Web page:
My husband’s family goes back generations in Round Top. His great-grandparents, Friedrich and Katarina Kuehne, raised six children in a white farmhouse bought in 1898 that stands just steps from the town’s bustling Henkel Square and time-capsule fire station. Despite this connection, he and I had never explored the area until a recent stay spent ferreting out some of its less trumpeted attractions.
Though many are aware of Round Top’s famous pies and semiannual antiques show, some of the town’s gems hover just under the radar. With its gently rolling hills, array of cultural outposts and proximity to three major cities, Round Top offers a tranquil, chic respite for the skyscraper-weary.
Flophouze Hotel, a member of Fayette Electric Cooperative, on Round Top’s outskirts, provides a stylish antidote to frazzled urban pilgrims who make the sub-two-hour trek from Austin, Houston or San Antonio. Most wouldn’t consider staying overnight in a shipping container, the lodging for the hotel’s guests, a luxurious affair. From the outside, after all, it looks like a metal box.
But the container’s exterior camouflages the thoughtful, efficient design within. Featuring plenty of natural light, reclaimed wood, high-design furnishings and a portable turntable next to an eclectic selection of vinyl and board games, the modest square footage takes on airy, surprising dimensions. The 8-foot-wide “flophouzes” forgo TV (though there is Wi-Fi for those panicky about disconnecting), but windows bookending the unit offer their own peaceful programming: expansive views of the pasture that hosts the containers along with roaming cows, which seemed to register our presence with a ruminant’s equanimity. The hotel’s pool (also fashioned out of a shipping container), hammocks and fire pits ringed by Adirondack chairs—perfect for moon-gazing—round out the full analog recreational complement.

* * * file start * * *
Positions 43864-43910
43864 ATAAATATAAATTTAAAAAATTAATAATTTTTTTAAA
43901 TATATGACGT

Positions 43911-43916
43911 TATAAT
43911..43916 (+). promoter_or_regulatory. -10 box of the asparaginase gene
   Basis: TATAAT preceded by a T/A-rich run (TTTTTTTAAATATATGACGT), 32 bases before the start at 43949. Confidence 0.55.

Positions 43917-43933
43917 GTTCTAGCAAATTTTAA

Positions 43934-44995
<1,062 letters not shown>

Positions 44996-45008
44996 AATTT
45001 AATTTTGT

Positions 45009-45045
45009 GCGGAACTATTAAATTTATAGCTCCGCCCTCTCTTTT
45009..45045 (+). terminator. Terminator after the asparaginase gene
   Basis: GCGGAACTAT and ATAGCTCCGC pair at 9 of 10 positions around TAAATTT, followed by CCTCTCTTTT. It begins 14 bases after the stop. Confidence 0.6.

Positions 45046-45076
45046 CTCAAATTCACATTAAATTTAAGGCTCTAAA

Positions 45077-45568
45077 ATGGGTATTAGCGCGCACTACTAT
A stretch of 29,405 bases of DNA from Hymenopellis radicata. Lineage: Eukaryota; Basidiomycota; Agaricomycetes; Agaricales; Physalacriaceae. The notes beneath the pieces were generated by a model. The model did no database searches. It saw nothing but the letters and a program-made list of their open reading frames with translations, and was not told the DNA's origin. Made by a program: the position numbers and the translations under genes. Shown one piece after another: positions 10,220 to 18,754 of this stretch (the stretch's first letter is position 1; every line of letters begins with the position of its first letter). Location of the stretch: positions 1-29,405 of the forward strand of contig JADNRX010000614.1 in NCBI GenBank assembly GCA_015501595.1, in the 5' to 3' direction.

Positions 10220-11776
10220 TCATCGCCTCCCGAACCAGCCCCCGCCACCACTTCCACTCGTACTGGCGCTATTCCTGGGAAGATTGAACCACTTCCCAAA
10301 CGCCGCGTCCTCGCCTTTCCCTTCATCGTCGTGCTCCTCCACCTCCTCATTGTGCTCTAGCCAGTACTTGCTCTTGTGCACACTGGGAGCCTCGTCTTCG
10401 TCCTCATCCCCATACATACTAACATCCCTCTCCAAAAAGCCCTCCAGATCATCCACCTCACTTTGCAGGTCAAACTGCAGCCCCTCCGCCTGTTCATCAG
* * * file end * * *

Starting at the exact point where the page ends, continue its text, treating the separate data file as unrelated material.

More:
In the town’s center, Round Top Family Library, a Bluebonnet Electric Cooperative member, proved another example of good things flourishing in small spaces. The state’s smallest accredited library, its story unfolds like a fairy tale: Founded in 1999, it’s housed in the former Hope Lutheran Church, built in 1925. The building was dismantled and moved in seven pieces from nearby Milam County before ultimately being reassembled. The vestibule’s stained glass hints at the space’s former identity. Bookshelves are stationed where parishioners would have gathered almost a century ago—poetic placement for any bibliophile. “Books are special treasures,” said Barbara Smith, library director. The cozy yet sweeping scale of the interior makes an elegant backdrop for the library’s trove.
Perhaps the centerpiece of local cultural gems, Round Top Festival Institute—nestled in the woods down a nondescript road—hosts a jewel box of a performing arts venue, with intricate handcarved wooden panels, sumptuous red brocade seats and sublime acoustics that eschew microphones. For decades, it has provided education and scholarships to young musicians from around the world, and its Bybee Library boasts a formidable collection of 40,000-plus rare books and architectural artifacts.
The Bybee’s noncirculating collection is open for tours and research by appointment, with free admission. Associate curator of collections Pat Johnson showed us several highlights, including books in-scribed by Lady Bird Johnson and J. Frank Dobie and a pair of Italian Baroque armchairs from Arturo Toscanini’s New York residence, Villa Pauline—alongside a photo of the famed conductor seated in one of the chairs at home. We saw imposing cast-iron doors and a transom from Texas’ 1917 General Land Office building and a massive brass dinner gong from a 19th-century English manor that Johnson noted, correctly, my husband was just itching to strike. Said Johnson, a clay artist, “I don’t come out of here without having something inspire me.”
Texas native Jessica Ridge is a TEC communications specialist. She lives in Austin.